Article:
A creepy feeling crept up Susan’s back.
“I couldn't move. People raced past me to the area where I'd last seen her standing, but I could no longer see her. I hoped I couldn't see her because of the crowd, but when I finally found you and the... I figured it had to be her."
"Who is she?"
"I don't know... I mean, Roxanne. Her name is Roxanne. She's older than I am, though she didn't tell me that. I figured she must be at Lowell or something. She had this cool pin on her purse and I complimented her on it: Rowan Halls."
"A sorority?" Jane asked.
Brianne nodded. "Gads, I don't think I can shop anymore," she said.


Henry was not happy. As they sat with their daughter at police headquarters, all Susan could think about were the cases before this one that she had bungled. But maybe, this time, all it would take would be a short confession about what her daughter had seen and then they could go about their merry way. There was always hope.
Henry wasn't well, but he sat there with the two of them. Henry's detective agency wasn't going so well and most days he simply didn't have the energy to help Jane over at Honesty House. Susan knew it was his heart. She knew it, and it killed her to know that Henry might never quite be himself again. After numerous visits to the hospital — numerous tests and heart procedures, Henry's heart was failing, and he had been put on a transplant list.
Still, when it came to his son — currently in school, a spit-fire of a kid who now appeared to like girls for none of the important reasons — Henry wouldn't let his illness keep him from most things that concerned him. Oscar was 18, and thinking of attending Lowell, a local college, and driving them crazy with late nights and homework at 2 a.m. Oscar would graduate high school this year and Susan didn't even want to think about it.
"And where were you at the time of the stabbing?" Police Officer Crump asked.
"I don't know..." Brianne stumbled.
"What did you do after she left you?"
"I went back to looking at come other stuff... until I heard the scream."
"And you were standing — where?"
"Two booths down, around the corner from my mother and her friend, I was looking at some lotions and stuff — you know they make a thing called bath bombs that you can throw in your bath water and everything fizzes up?"
Police Officer Crump grunted. "I'm not sure I have," he said.
"You could get some for your wife," she offered.
"Not married. Should we get back to the questions?"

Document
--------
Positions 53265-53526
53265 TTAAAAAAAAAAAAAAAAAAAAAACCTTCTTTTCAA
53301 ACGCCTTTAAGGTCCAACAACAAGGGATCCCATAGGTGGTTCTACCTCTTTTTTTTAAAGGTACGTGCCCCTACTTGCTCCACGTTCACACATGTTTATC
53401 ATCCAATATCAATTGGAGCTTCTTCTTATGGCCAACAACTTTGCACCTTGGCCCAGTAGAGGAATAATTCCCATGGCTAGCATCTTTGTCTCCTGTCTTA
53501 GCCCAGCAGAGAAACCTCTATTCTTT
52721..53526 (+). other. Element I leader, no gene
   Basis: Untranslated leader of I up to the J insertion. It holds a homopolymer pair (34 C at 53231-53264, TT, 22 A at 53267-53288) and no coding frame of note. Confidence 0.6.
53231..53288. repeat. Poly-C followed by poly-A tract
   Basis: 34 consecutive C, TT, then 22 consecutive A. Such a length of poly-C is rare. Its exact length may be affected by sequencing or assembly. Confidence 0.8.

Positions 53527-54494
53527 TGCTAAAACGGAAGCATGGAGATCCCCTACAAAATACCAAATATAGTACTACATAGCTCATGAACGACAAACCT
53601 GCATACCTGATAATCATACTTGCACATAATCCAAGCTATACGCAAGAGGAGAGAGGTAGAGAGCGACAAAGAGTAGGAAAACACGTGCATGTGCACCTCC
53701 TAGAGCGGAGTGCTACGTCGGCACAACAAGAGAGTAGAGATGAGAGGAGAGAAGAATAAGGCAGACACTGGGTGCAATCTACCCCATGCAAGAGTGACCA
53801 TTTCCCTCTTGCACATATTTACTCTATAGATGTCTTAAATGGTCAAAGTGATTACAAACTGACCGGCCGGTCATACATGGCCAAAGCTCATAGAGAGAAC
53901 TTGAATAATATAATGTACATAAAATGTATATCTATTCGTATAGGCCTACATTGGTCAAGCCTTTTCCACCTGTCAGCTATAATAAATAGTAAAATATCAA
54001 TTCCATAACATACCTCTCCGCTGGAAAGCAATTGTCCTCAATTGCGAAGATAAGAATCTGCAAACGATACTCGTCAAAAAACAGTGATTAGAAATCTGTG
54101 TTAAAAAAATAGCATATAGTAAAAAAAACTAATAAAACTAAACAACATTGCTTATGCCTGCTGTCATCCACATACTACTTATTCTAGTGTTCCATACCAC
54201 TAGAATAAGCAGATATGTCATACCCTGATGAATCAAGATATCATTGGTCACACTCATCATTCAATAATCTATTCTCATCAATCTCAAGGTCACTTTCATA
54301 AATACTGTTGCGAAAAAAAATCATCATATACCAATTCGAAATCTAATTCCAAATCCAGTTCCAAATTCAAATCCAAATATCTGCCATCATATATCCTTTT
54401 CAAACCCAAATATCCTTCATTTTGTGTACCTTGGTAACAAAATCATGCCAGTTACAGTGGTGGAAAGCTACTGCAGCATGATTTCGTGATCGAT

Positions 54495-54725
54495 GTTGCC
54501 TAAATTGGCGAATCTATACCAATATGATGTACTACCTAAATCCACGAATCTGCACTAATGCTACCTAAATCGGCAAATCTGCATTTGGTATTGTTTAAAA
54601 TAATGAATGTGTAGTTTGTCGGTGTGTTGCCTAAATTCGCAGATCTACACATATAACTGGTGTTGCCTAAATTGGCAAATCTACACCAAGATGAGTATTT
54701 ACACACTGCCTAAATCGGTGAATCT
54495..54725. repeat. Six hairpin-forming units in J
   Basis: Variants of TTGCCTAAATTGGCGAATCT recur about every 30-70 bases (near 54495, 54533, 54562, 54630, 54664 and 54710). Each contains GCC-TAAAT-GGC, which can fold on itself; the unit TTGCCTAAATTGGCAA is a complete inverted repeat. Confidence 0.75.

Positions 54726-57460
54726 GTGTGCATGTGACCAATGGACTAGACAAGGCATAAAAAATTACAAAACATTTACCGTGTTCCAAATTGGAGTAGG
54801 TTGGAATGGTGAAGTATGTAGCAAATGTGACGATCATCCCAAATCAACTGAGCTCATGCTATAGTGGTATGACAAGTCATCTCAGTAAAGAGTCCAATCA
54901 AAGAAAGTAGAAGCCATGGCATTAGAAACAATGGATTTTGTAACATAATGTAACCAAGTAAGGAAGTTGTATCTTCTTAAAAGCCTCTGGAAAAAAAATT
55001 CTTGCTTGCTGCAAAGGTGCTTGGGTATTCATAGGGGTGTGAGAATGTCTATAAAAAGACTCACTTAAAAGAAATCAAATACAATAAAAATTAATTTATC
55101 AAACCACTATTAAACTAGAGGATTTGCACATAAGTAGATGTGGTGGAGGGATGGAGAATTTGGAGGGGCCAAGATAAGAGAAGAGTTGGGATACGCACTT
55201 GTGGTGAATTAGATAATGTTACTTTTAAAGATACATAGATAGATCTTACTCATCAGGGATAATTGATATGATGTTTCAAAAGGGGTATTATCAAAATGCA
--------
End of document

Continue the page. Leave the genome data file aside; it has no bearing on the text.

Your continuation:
Brianne blushed. "Sorry," she said.  "When I heard the scream, I looked up. I didn't see Roxanne anymore. There were a lot of people crowding in. I wondered what had happened."
"How much time do you think lapsed between Roxanne leaving you and hearing the scream?"
"Oh, I don't know. Maybe twenty minutes, but I'm not sure. I get really involved when I hunt for bargains."
Officer Crump stared wearily into Henry's eyes. "Haven't seen you for a while," he said. "How have you been?"
Henry blinked and then repeated the answer he'd given to everyone lately that had asked him that question. "A little tired, but not too worse for wear."
He sounded like an old man, though Susan would have never told Henry the same. Her love for him overcame all else. But the officer looked over at her now, a question on his tongue.
"And how are you, Susan? Do you know this Roxanne?"
"No. I've never met her, though my daughter says she must be attending a college somewhere..."
"We saw the sorority pin. An excellent observation," he added, turning again to Brianne who was deathly pale. "Anything else you noticed about the young woman that you'd like to tell me now?"
Susan could see her daughter's thoughts going deeper; could almost feel the fear Brianne must have experienced the moment she realized that Roxanne was dead. "Well, she was wearing black, as you probably already know. And she was beautiful. A black shoe was next to her hand. Where was the other one?" Brianne asked.
"We're not sure.” He smiled. “She should have been wearing it.”
If the officer had meant to be funny, the joke had fallen on less than eager ears.
"She had both shoes on when she talked with me. I couldn't believe how high they were — that she actually walked around the show in them. She said she was meeting her boyfriend later.”
The officer wrote down some notes. "Anything else?"
"Let's see...  I guess not."
Officer Crump wiped his bald head and stood. "Thank you. If I have any further questions, may I call you?"
"Just call me, I'll get the word on to Brianne," Henry offered before Brianne could speak. Brianne was underage after all, and the police would have to speak with she or Henry if any other information was needed.
Susan took Henry's hand. "Let's go," she said.


"So, how long have you known Crump?" Susan asked.
After returning home, Brianne had promptly gone to her room and shut the door behind her. Oscar was doing his homework in his room, though he'd managed a short 'hello' as they'd returned.
"I really don't," Henry answered, hanging his jacket on a hook near the door. Susan followed suit. In moments, they were sitting on the couch, he on one end, and she on the other. "Crump arrived just as I left. Transferred, I believe."
"Oh." Susan tried to smile but it just wasn't happening. Her husband looked so tired. He smiled over at her but his eyes weren't in it. "I'm sorry, Susan," he finally said, standing up and moving closer to her on the couch. "I feel like an old man."
"Well you're not," she said, placing her hands on his own. "You will always be my handsome husband."
"And you will always be my beautiful wife."
It was all too sentimental, Susan knew it, but they needed this time to talk, to think about something other than the inevitable. Susan couldn't think about the inevitable.

"Do you want to watch a movie?" she finally asked when neither of them seemed to have anything more to say.